"The law of the road" as it was when this collision occurred is to be found in C. L., sec. 63:27, p. 395, as follows: "Whenever a person operating a motor vehicle shall meet on the public highway any other person riding or driving a horse or horses, or other draft animals or any other vehicle, the person so operating such motor vehicle shall reasonably turn the same to the right so as to give half of the traveled road, if practicable, and a fair and equal opportunity to pass, to the other, without interference; . . . ."

The theory of "the law of the road" upon which this case was tried is shown by the instruction given to the jury as follows: "If the jury believe from the evidence that just before the collision between the automobile of plaintiff and the automobile in which the defendants were riding, the said automobile of plaintiff was being driven on the right-hand side or south of the center of the public highway, and that the automobile containing the defendants was proceeding in an opposite direction and on the same side of such public highway, and if you further believe from the evidence that the driver of the car of plaintiff as an ordinarily prudent and careful person, had reasonable cause to believe, from appearances and under all the circumstances shown by the evidence, that plaintiff's car was about to collide with the approaching car carrying the defendants, the driver of plaintiff's car had the right to turn to the left in order to avoid a collision, and, in so doing, the driver of plaintiff's car would not be guilty of negligence, providing you find there was no reasonably safe place for the driver of plaintiff's car to turn out to the right. If there was a reasonably safe place for the driver of plaintiff's car to turn to the right, it was his duty so to do, and in that event his turning to the left would be negligence, and plaintiff could not recover."

The collision occurred on the extreme north side of the road, respondent's car being north of that of appellants and entirely off the pavement, in such position as to demolish the right front wheel of each of them. While some of the witnesses testified to conclusions to the contrary, it is entirely clear from the admitted physical facts in the case that had respondent's driver continued eastward on the south side of the road the car in which appellants were riding would have passed to his left; that the apparent danger in so doing was not real, and that the attempt of respondent's driver to pass to the left of appellant's car, instead of to the right, was the proximate cause of the collision.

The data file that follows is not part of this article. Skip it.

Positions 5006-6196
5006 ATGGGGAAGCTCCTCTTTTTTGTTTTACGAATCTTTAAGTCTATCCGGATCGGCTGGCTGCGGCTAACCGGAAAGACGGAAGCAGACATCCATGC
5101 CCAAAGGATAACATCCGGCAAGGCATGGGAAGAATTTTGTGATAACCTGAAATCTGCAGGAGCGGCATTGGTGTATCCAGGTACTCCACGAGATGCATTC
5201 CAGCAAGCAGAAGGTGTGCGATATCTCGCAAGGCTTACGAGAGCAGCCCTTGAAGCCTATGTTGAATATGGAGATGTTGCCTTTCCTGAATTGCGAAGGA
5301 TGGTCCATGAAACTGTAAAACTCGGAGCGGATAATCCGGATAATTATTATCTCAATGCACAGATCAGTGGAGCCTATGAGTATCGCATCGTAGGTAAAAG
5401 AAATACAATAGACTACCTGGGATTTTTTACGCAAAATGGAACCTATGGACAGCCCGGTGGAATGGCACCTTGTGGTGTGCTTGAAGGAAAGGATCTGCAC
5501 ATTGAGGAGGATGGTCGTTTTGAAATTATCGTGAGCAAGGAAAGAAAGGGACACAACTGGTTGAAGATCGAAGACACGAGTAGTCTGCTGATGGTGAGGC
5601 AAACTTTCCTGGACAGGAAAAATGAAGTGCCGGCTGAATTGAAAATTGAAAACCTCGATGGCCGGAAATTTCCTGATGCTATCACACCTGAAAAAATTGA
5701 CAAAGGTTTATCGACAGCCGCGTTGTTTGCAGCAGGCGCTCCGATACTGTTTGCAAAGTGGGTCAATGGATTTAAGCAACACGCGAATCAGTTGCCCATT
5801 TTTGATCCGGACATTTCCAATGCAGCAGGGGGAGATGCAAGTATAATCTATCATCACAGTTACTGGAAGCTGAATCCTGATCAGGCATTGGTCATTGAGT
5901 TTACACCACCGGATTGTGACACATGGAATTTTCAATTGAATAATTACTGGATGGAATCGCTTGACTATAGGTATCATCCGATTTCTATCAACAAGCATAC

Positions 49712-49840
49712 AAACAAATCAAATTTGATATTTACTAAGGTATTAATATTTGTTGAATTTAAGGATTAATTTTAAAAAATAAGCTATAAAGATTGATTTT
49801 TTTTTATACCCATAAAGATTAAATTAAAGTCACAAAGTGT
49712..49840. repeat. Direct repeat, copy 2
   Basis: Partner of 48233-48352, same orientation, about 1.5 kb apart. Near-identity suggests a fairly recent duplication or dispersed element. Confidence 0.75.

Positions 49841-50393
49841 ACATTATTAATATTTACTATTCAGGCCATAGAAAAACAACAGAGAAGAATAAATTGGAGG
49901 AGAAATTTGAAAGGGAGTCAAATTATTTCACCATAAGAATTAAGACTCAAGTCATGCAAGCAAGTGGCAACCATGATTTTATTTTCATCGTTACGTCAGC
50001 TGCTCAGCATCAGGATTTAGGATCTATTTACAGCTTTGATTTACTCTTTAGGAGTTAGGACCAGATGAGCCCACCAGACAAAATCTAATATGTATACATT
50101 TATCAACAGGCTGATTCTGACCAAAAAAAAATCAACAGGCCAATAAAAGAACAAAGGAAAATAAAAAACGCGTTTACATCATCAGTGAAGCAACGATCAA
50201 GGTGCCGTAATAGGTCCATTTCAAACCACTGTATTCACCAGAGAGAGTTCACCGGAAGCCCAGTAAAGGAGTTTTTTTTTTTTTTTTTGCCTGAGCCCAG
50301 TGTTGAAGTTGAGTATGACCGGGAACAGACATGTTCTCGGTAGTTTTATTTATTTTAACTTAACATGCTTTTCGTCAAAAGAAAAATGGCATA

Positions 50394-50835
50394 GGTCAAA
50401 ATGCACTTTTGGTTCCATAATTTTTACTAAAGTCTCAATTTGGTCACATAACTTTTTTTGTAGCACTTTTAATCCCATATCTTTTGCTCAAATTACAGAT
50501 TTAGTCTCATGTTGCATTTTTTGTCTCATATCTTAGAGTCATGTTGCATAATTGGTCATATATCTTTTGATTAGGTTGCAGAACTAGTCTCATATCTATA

A traveler may occupy and use any part of the road he desires when not needed by another whose rights are superior to his own. When he meets another traveler the statute above quoted requires him to turn to the right, if practicable, and to give the other an opportunity to pass, in obedience to the law, by turning to his right. If he is so near the right-hand side of the road as to make it impracticable to turn to the right, he is not required to do so; he may hold his position. Nothing in the statute will justify him in turning to the left. If he does so he thereby violates its plain provisions.

The decisions are not uniform on the question here presented. A number of courts adhere to the theory that although a traveler was injured as a direct result of his violation of "the law of the road" if, in violating it he acted as an ordinarily prudent and careful person would have done under the circumstances, he is not thereby precluded from recovering. (Riepe v. Elting, 89 Iowa 82, 48 Am. St. 356, 56 N.W. 285, 26 L. R. A. 769; Hubbard v. Bartholomew, 163 Iowa 58, 144 N.W. 13, 49 L. R. A., N. S., 443; Molin v. Wark, 113 Minn. 190, 129 N.W. 383, 41 L. R. A., N. S., 346; McFern v. Gardner, 121 Mo.App. 1, 97 S.W. 972.)

On the other hand, much authority may be found supporting the doctrine that recovery for damages sustained cannot be had by one whose violation of the law was the proximate cause of his injury. (Lloyd v. Calhoun, 82 Wash. 35, 143 P. 458; Broschart v. Tuttle, 59 Conn. 1, 21 A. 925, 11 L. R. A. 33; Winter v. Harris, 23 R.I. 47, 49 A. 398, 54 L. R. A. 643; Angell v. Lewis, 20 R.I. 391, 78 Am. St. 881, 39 A. 521; Newcomb v. Boston Protective Department, 146 Mass. 596, 4 Am. St. 354, 16 N.E. 555; Brooks v. Hart, 14 N.H. 307; Palmer v. Barker, 11 Me. 338; Brooks v. Thomas, 17 Phila. 45; Earing v. Lansingh, 7 Wend. 185.)

The statute here under consideration was enacted as a rule to govern our conduct while using the public highways. Such rule is an exercise of the police power and peculiarly within the province of the legislature. The purpose was to avoid the congestion, confusion, delay and disaster which would inevitably result from permitting each traveler to use his own judgment as to what part of the highway he should occupy...